SAKA, Hiroshima -- As the Koyaura district of the Hiroshima Prefecture town of Saka baked in hot weather on July 14 and 15, the devastating impact of landslides following recent downpours remained strikingly visible from along the banks of the local Tenchi River flowing through the middle of the area.
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When a large mud control dam that was supposed to stop landslides burst, mud smashed into homes, and large boulders and trees were piled up all over the district.
"This is so painful," said a 60-year-old woman in the area as she headed toward the local elementary school now serving as an evacuation center, turning away from boulders that had been carried into residential areas.
The woman lives by herself in a single-story home in the district. On the evening of July 6, she tried to evacuate, but the water pressure from a muddy stream of water prevented her from opening the door. "Maybe being in a small space is safer," she thought, and got on a stepladder in her bathroom, spending the night trembling at the thunderous sound of rocks coming down the hillside. Even now at the shelter, she jumps at the sound of people's footsteps.
It is thought that the muddy stream of water started to overflow into the residential area at about 7:30 p.m. on July 6. Noriko Koge, a 62-year-old resident who lives next to the river received a phone call from a friend asking her to come and help, but the flow of water was fast and she couldn't make any ground. It then gradually got stronger and she could see the large heaving of the current in the darkness.
When another resident, 53-year-old Tsumoru Taniguchi, returned to the area on July 8 from a business trip, the thought that crossed his mind was, "Where is all this water coming from?" and he went to check the mud control dam, only to discover that it wasn't there. The dam had towered 11 meters high and measured roughly 50 meters across, with a thickness of about 2 meters, but all that remained was the masonry at either end. The central part looked like it had been hit by an explosion, and two homes that had stood only about 50 meters away were completely flattened.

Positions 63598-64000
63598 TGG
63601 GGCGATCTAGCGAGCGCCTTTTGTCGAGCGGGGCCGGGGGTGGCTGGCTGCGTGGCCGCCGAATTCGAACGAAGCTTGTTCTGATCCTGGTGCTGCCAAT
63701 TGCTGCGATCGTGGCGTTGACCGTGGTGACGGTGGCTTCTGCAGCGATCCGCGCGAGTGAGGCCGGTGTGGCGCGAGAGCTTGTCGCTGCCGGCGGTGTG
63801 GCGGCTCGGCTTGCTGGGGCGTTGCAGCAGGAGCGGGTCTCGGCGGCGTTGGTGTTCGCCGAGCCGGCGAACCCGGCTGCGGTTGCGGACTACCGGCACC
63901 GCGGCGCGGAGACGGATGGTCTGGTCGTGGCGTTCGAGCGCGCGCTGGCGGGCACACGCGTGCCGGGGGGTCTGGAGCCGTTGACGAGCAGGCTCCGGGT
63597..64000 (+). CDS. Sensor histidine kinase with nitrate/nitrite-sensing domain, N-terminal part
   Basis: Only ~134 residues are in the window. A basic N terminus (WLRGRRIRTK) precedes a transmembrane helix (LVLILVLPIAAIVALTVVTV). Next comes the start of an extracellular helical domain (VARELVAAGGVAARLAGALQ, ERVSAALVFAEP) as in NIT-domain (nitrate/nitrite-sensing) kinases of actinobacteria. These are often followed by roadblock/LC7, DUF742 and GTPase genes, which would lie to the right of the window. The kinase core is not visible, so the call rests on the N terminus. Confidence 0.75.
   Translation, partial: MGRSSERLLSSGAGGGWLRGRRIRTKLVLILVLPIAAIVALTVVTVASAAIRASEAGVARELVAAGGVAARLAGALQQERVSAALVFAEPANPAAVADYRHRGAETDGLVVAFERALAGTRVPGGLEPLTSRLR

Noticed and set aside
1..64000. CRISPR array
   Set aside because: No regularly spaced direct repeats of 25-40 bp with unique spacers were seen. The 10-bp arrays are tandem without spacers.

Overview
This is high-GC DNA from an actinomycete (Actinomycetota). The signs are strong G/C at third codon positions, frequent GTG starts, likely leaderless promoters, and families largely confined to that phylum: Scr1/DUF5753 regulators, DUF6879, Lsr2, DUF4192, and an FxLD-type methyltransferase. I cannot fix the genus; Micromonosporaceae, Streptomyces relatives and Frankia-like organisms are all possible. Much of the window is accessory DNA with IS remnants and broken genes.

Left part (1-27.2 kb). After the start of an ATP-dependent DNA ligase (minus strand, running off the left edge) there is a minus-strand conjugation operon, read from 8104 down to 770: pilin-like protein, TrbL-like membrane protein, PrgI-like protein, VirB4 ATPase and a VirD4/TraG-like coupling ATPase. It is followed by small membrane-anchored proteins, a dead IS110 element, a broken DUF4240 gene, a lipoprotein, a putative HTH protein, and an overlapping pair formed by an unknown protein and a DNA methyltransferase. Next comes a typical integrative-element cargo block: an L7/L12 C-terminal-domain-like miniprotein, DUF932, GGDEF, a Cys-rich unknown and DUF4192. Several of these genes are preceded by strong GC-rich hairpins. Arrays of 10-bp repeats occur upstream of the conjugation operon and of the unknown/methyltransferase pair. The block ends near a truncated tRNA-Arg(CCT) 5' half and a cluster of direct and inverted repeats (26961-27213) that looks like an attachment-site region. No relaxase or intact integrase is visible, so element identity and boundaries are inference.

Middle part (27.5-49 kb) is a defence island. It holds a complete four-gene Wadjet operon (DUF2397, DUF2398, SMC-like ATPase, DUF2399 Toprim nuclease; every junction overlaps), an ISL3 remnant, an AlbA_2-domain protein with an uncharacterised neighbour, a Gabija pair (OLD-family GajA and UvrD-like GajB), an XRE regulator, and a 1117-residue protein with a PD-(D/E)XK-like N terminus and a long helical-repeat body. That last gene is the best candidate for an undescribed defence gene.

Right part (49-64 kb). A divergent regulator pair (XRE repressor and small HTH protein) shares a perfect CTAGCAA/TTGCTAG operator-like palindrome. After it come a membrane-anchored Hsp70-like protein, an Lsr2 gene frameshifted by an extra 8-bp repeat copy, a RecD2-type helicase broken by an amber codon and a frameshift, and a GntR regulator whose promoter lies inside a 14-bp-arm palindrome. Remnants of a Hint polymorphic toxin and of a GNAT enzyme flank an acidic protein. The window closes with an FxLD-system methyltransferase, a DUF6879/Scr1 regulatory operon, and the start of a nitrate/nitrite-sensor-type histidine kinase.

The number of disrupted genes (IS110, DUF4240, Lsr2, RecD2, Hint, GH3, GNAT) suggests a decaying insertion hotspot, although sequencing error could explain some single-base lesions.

Nobue Yokofuji, 71, who lived by the river further downstream, had the first floor of her home piled up with about 30 centimeters of sand and stones, and at the entrance of her home there was more than 1 meter of mud. On the evening of July 6, the muddy flow cracked a window at the entrance of her home, and she evacuated to the second floor. The following morning she and her neighbors called out to each other asking if they were alive.
"I don't know what's going to happen. I just have to start with what I can do," she said tearfully while cleaning up her home.
For Akira Koge, 63, the disaster brought back memories of a warning from his father. "When I think about it now, it was just like my dad said," he recalled while shoveling out sand and stones from the garden of his home. When he built the home, his father, who had experienced water damage from the 1945 Makurazaki Typhoon that left 3,756 people dead or missing, had told him, "Don't get greedy and get too close to the river." In the recent downpours, the concrete-block wall outside his home and part of his garden were gouged out.
According to the town and other data sources, about 1,800 people live in the Koyaura district. As of July 16, 15 people had been confirmed dead. In Koyaura Park alongside the river, a stone monument records the tragedy of water damage that claimed the lives of about 40 people in 1907. The monument was moved to the park from its previous location next to Koyaura Station on the JR Kure Line 14 years ago, to make it more visible. It did not budge an inch in the latest tragedy, but next to it the roof of a home that had been washed down lay on a lean with its framework exposed.
(Japanese original by Yoshitake Matsuura, Osaka City News Department)